Channel 4’s The Cure airs less than a week before Christmas, and on the face of it, it may not seem like the ideal scheduling. The standalone factual film is based on Julie Bailey’s real-life campaign to reform the NHS, after her elderly mother Bella was admitted to Stafford Hospital with a treatable hernia condition, but later died due to appalling levels of care. It makes for bleak and upsetting viewing; at the press screening, sobs could be heard during Bella’s graphic death scene.
But although it’s not exactly festive, the film’s story about an ordinary woman who manages to expose one of the worst hospital care scandals in the NHS’s history is still inspiring. And The Cure (formerly known as The Whistleblower) is also scheduled to air exactly one week after the general election; the future of the NHS was one of the most debated issues and a major talking point for several political parties.
Sian Brooke (Sherlock, The Moorside) is brilliant in the lead role of Julie, as is Sue Johnston (The Royle Family, Downton Abbey) as Bella. At the start of the film, Julie runs a pet grooming shop, and we see mother and daughter muck about and catch the giggles, with Bella in the role of class clown. Seeing her like this only makes it more painful when we watch her health decline inside the hospital.
We see Stafford Hospital through the family’s eyes, in addition to the perspective of compassionate nurse Helene (Tamla Kari), who has been instructed to prioritise hospital targets over patient care. The wards are dirty; patients are left in soiled sheets for hours at a time; and Julie (who refuses to leave Bella’s bedside, rightly believing her to be in danger) witnesses an elderly and dehydrated patient attempting to drink water from a flower vase.
Bella was in the hospital for two months, during which time she was dropped on the floor by a healthcare assistant, and on another occasion left without oxygen for a day. She died at Stafford Hospital from heart problems that had developed there.
Soon after her mother’s death, Julie launched the campaign called Cure the NHS, as she sought out those with similar experiences to her own; the cafe that she opens became an unofficial meeting point for campaigners. The ‘Cure’ campaign and the resulting media scrutiny eventually revealed that the hospital trust had been prioritising performance levels and statistics at the expense of patient care and hundreds of lives. Julie’s efforts resulted in a public inquiry that yielded 290 recommendations aiming to safeguard patient safety.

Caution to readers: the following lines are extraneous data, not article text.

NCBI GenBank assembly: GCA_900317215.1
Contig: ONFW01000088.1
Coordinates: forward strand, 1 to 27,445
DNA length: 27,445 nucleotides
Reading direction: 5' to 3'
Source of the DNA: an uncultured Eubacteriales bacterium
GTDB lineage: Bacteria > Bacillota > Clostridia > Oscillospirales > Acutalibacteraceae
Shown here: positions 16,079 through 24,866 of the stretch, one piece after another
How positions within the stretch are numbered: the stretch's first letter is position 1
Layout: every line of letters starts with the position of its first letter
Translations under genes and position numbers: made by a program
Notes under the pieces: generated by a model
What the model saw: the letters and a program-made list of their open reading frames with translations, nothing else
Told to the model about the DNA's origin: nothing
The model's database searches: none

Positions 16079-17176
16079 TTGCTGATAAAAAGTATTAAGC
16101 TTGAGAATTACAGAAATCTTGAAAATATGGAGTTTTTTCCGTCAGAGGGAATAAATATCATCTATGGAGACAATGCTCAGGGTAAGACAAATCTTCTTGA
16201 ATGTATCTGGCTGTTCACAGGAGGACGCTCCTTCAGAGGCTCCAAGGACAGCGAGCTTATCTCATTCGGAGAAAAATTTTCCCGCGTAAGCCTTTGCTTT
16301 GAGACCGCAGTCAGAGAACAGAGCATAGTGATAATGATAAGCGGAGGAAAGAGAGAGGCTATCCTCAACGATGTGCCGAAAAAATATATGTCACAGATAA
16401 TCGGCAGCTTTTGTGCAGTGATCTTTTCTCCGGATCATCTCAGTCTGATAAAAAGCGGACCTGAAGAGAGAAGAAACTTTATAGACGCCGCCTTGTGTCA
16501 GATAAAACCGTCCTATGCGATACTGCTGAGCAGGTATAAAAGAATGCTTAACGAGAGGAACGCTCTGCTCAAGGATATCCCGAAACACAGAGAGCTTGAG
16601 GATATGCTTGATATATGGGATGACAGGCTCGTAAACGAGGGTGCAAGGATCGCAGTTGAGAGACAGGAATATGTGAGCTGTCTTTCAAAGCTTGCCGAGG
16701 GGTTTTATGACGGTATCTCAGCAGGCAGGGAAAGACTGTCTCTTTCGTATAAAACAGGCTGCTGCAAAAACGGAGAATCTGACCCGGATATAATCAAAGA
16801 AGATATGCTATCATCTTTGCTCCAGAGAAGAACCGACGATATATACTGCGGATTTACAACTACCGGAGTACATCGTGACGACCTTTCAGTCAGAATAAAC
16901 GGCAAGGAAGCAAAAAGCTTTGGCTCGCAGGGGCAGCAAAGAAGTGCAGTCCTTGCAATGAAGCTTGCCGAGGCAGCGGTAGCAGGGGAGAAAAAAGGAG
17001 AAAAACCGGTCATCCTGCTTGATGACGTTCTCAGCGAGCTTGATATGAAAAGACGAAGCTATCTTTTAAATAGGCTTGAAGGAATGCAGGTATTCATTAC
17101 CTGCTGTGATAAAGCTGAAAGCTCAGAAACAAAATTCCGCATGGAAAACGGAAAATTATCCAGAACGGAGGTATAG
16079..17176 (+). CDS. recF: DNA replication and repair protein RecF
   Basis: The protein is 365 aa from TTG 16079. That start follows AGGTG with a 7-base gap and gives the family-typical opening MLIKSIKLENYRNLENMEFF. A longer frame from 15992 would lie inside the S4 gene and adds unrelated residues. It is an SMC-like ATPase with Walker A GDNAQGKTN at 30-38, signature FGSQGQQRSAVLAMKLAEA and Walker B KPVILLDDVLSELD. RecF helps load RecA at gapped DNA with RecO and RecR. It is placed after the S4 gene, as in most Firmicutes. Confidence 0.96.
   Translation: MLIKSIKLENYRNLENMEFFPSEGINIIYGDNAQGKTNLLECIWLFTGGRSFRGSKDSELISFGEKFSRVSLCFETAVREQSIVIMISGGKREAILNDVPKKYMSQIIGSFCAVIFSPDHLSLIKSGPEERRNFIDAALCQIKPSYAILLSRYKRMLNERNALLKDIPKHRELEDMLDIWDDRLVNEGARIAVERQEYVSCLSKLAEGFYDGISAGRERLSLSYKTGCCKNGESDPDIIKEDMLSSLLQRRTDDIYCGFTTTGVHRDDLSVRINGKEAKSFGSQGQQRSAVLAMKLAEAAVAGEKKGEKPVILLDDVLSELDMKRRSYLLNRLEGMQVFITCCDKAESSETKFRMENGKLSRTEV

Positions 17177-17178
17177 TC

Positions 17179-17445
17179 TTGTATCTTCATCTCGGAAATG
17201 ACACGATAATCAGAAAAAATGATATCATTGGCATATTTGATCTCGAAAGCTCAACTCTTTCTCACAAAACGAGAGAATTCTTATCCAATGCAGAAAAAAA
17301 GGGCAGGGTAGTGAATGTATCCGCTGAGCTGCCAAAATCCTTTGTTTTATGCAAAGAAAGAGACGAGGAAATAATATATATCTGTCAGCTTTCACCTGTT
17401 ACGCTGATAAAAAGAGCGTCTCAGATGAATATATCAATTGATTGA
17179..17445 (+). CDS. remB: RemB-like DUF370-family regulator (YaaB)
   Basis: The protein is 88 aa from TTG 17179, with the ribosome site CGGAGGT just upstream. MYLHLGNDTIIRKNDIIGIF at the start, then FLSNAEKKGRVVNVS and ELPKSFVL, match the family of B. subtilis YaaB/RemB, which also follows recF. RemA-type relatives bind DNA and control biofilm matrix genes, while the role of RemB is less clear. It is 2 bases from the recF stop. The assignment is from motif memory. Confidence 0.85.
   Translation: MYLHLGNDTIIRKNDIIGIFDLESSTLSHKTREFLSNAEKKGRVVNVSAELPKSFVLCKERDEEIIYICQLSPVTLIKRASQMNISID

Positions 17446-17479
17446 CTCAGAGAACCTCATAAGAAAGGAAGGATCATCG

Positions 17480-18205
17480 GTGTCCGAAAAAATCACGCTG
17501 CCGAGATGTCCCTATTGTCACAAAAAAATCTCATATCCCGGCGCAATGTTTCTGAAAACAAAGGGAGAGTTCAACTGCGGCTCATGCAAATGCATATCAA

But the campaign also takes its toll on Julie, which the film doesn’t shy away from. She’s spat at by hospital workers who believe she’s out to close their workplace, and her relationship with her daughter Laura (Broadchurch’s Hannah Rae) deteriorates as she continues to prioritise the campaign over her own safety. In a scene that’s first teased at the start of the drama, Julie is trapped inside her cafe as angry protestors bang on the glass and hurl abuse.
The drama pays tribute to how much difference a single voice can make, but it also doesn’t sugar coat the impact that being a whistleblower can have on a person’s life — even someone as passionate and, in the end, as steely as Julie Bailey.
Despite the cast’s brilliant performances, perhaps the most moving moment comes from the film’s final footage: a home video of the real-life Bella, dancing, which plays before the credits roll. As viewers, we can become desensitised to distressing television and film, but the video serves as a final reminder of the very real woman who needlessly lost her life.
The Cure will air on Thursday 19th December at 9pm on Channel 4